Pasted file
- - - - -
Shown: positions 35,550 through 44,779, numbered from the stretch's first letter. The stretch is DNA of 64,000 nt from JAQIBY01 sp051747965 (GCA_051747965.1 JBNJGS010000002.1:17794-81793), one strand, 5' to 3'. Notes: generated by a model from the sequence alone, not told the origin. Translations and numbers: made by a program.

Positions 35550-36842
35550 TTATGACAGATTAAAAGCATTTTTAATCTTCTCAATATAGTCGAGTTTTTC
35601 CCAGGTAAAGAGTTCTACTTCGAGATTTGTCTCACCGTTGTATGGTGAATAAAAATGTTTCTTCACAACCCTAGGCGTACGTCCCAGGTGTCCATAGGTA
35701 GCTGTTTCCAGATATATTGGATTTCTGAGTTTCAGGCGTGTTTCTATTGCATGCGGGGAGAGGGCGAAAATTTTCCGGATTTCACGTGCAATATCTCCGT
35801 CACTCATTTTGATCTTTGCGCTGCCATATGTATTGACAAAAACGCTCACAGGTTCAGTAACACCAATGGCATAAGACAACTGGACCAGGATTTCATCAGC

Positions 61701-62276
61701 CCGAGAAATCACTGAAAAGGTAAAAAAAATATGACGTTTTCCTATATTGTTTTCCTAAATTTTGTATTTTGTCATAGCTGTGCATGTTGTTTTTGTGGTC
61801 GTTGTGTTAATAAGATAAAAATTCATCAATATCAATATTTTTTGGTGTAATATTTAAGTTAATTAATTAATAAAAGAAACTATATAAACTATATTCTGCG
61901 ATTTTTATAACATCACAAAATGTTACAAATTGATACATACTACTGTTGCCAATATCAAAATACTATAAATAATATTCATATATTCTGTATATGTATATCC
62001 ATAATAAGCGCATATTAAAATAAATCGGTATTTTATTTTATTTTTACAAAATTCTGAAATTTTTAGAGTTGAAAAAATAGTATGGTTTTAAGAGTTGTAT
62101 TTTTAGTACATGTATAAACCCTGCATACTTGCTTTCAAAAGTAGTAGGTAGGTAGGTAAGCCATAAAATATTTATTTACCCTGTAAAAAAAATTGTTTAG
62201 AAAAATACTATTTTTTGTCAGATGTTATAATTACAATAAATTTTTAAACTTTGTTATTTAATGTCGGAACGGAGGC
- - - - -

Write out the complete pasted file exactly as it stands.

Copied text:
Shown: positions 35,550 through 44,779, numbered from the stretch's first letter. The stretch is DNA of 64,000 nt from JAQIBY01 sp051747965 (GCA_051747965.1 JBNJGS010000002.1:17794-81793), one strand, 5' to 3'. Notes: generated by a model from the sequence alone, not told the origin. Translations and numbers: made by a program.

Positions 35550-36842
35550 TTATGACAGATTAAAAGCATTTTTAATCTTCTCAATATAGTCGAGTTTTTC
35601 CCAGGTAAAGAGTTCTACTTCGAGATTTGTCTCACCGTTGTATGGTGAATAAAAATGTTTCTTCACAACCCTAGGCGTACGTCCCAGGTGTCCATAGGTA
35701 GCTGTTTCCAGATATATTGGATTTCTGAGTTTCAGGCGTGTTTCTATTGCATGCGGGGAGAGGGCGAAAATTTTCCGGATTTCACGTGCAATATCTCCGT
35801 CACTCATTTTGATCTTTGCGCTGCCATATGTATTGACAAAAACGCTCACAGGTTCAGTAACACCAATGGCATAAGACAACTGGACCAGGATTTCATCAGC

Positions 61701-62276
61701 CCGAGAAATCACTGAAAAGGTAAAAAAAATATGACGTTTTCCTATATTGTTTTCCTAAATTTTGTATTTTGTCATAGCTGTGCATGTTGTTTTTGTGGTC
61801 GTTGTGTTAATAAGATAAAAATTCATCAATATCAATATTTTTTGGTGTAATATTTAAGTTAATTAATTAATAAAAGAAACTATATAAACTATATTCTGCG
61901 ATTTTTATAACATCACAAAATGTTACAAATTGATACATACTACTGTTGCCAATATCAAAATACTATAAATAATATTCATATATTCTGTATATGTATATCC
62001 ATAATAAGCGCATATTAAAATAAATCGGTATTTTATTTTATTTTTACAAAATTCTGAAATTTTTAGAGTTGAAAAAATAGTATGGTTTTAAGAGTTGTAT
62101 TTTTAGTACATGTATAAACCCTGCATACTTGCTTTCAAAAGTAGTAGGTAGGTAGGTAAGCCATAAAATATTTATTTACCCTGTAAAAAAAATTGTTTAG
62201 AAAAATACTATTTTTTGTCAGATGTTATAATTACAATAAATTTTTAAACTTTGTTATTTAATGTCGGAACGGAGGC